Let’s talk about IMAGES.
For those of us that are not visually impaired an image can communicate a lot of information without words. However for those that are blind or visually impaired, missing “alternative text” results in a screen reader delivering the following information to the reader: “image”.
This is not really helpful if the purpose of the image is to support or illustrate a concept, i.e. A chart depicting the % of US adults who use at least one social media site between 2006 and 2018.
What does a screen reader read?
- Screen readers will read the alternative text of images, if alt text is present. JAWS precedes the alternative text with the word “graphic.” If the image is a link, JAWS precedes the alternative text with “graphic link.”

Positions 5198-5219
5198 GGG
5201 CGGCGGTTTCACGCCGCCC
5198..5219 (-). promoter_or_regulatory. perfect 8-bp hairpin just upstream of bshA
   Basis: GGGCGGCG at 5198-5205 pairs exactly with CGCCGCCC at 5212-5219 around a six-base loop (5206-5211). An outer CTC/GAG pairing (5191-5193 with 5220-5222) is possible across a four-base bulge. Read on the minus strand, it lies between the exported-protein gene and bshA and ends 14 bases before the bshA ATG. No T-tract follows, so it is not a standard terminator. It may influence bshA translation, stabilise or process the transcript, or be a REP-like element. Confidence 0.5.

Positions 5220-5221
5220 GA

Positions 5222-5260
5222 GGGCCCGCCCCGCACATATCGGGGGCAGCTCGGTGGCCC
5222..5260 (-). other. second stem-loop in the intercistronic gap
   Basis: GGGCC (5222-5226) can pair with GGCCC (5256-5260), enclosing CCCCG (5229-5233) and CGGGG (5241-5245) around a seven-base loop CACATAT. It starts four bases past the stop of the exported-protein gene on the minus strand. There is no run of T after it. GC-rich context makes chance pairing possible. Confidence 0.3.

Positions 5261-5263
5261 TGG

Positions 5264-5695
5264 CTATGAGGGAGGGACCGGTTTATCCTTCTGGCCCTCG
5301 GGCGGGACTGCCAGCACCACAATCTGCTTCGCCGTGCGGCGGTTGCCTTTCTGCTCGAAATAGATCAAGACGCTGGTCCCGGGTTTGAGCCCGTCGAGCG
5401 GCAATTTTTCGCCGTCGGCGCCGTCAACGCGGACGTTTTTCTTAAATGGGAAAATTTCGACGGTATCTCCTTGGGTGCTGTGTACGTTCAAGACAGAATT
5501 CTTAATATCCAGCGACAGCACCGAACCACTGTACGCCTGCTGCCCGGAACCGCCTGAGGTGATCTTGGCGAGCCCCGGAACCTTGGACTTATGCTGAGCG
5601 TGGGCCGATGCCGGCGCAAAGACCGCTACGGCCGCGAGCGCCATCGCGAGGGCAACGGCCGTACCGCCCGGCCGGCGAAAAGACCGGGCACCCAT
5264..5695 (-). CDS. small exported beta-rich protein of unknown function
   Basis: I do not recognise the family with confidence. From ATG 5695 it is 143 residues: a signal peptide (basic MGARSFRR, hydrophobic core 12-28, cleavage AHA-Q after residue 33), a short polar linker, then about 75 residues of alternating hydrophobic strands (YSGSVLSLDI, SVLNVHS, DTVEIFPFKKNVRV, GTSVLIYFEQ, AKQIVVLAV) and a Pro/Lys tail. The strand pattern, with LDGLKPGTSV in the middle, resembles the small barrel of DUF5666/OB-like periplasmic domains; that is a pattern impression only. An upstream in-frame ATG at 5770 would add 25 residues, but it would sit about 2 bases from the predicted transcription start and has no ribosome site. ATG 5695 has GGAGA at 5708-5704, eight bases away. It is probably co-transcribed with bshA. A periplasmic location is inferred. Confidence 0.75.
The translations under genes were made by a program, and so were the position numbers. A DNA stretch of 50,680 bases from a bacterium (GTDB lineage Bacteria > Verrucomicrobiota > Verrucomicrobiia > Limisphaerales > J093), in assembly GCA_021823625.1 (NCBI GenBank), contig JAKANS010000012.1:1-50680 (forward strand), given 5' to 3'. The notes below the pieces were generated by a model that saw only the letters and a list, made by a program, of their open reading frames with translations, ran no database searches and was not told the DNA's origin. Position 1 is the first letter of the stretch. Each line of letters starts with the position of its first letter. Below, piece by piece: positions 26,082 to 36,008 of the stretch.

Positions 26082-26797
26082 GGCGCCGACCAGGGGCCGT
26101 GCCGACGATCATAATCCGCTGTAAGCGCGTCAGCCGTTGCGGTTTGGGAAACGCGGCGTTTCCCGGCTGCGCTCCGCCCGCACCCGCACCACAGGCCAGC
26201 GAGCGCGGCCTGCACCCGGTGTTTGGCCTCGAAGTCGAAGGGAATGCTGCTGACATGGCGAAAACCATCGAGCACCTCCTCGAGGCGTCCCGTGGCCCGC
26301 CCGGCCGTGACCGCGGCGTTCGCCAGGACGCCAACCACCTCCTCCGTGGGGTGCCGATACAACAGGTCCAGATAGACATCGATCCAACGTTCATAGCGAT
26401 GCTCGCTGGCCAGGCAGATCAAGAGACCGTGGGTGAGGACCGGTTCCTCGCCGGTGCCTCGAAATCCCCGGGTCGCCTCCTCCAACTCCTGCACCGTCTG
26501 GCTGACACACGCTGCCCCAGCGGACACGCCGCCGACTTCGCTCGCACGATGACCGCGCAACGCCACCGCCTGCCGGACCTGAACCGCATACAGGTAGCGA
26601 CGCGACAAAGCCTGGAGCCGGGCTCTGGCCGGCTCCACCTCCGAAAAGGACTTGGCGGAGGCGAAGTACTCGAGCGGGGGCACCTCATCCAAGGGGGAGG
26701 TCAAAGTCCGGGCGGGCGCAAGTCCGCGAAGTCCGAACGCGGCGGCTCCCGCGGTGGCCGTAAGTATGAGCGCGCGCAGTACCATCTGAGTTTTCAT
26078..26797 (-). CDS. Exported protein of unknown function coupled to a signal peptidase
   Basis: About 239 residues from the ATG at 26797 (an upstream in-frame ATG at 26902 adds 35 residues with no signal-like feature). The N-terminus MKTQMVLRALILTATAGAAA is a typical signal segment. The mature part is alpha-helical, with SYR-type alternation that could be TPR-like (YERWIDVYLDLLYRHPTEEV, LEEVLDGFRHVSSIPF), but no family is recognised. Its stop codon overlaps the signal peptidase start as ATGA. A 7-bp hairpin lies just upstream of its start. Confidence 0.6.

- Screen readers ignore images without alternative text and say nothing, but users can set their preferences to read the file name.
- If an image without alternative text is a link, screen readers will generally read the link destination (the href attribute in the HTML markup) or may read the image file name.
Excerpt from “Designing for Screen Reader Compatibility”
For a “How To” on adding good alternative text to images please check out Alt text blunders on WebAIM.
How to add alt text to images
So how do you add “alt text” to an image? That would depend on what software application you are using to develop your content.
Here is one example: In MS Word 2016 you can find the alt text feature under “Format Picture” layout and properties.
For adding Alternative Text in other applications check out the following resources: